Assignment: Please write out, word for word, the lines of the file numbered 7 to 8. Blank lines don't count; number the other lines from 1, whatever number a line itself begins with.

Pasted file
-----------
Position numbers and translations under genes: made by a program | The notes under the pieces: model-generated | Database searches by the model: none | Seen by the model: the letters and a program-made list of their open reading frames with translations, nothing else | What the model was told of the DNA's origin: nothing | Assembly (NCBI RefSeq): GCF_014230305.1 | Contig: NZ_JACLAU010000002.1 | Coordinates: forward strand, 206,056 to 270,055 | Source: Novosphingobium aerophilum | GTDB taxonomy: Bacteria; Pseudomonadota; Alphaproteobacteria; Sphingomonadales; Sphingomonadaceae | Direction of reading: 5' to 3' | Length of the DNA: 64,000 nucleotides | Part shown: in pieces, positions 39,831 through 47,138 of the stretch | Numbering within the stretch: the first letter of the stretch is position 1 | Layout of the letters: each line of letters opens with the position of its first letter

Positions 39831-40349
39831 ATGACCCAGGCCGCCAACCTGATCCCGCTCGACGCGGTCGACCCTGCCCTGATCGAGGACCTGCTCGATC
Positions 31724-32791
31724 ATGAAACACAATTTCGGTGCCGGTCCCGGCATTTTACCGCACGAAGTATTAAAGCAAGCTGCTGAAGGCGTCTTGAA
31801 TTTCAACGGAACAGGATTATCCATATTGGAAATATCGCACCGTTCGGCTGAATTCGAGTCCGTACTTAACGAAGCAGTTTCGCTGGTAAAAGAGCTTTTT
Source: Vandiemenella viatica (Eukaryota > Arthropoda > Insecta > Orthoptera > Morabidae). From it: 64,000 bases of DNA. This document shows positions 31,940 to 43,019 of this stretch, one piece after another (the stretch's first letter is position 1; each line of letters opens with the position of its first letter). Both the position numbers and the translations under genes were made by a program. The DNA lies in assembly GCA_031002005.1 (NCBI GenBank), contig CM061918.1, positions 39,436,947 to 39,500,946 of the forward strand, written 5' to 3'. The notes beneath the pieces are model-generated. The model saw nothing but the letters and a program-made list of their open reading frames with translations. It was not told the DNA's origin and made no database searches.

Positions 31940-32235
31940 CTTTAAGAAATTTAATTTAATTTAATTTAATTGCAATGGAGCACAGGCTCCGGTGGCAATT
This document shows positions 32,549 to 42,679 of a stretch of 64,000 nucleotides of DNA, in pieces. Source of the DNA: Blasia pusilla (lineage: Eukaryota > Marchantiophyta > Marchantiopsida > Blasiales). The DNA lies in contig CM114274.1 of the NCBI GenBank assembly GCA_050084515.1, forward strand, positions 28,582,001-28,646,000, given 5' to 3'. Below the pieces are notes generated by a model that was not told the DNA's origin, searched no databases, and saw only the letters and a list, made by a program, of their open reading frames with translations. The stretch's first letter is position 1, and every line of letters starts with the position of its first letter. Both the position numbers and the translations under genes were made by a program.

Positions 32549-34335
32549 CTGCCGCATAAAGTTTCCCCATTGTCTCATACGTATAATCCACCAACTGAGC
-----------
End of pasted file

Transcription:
Source: Vandiemenella viatica (Eukaryota > Arthropoda > Insecta > Orthoptera > Morabidae). From it: 64,000 bases of DNA. This document shows positions 31,940 to 43,019 of this stretch, one piece after another (the stretch's first letter is position 1; each line of letters opens with the position of its first letter). Both the position numbers and the translations under genes were made by a program. The DNA lies in assembly GCA_031002005.1 (NCBI GenBank), contig CM061918.1, positions 39,436,947 to 39,500,946 of the forward strand, written 5' to 3'. The notes beneath the pieces are model-generated. The model saw nothing but the letters and a program-made list of their open reading frames with translations. It was not told the DNA's origin and made no database searches.

Positions 31940-32235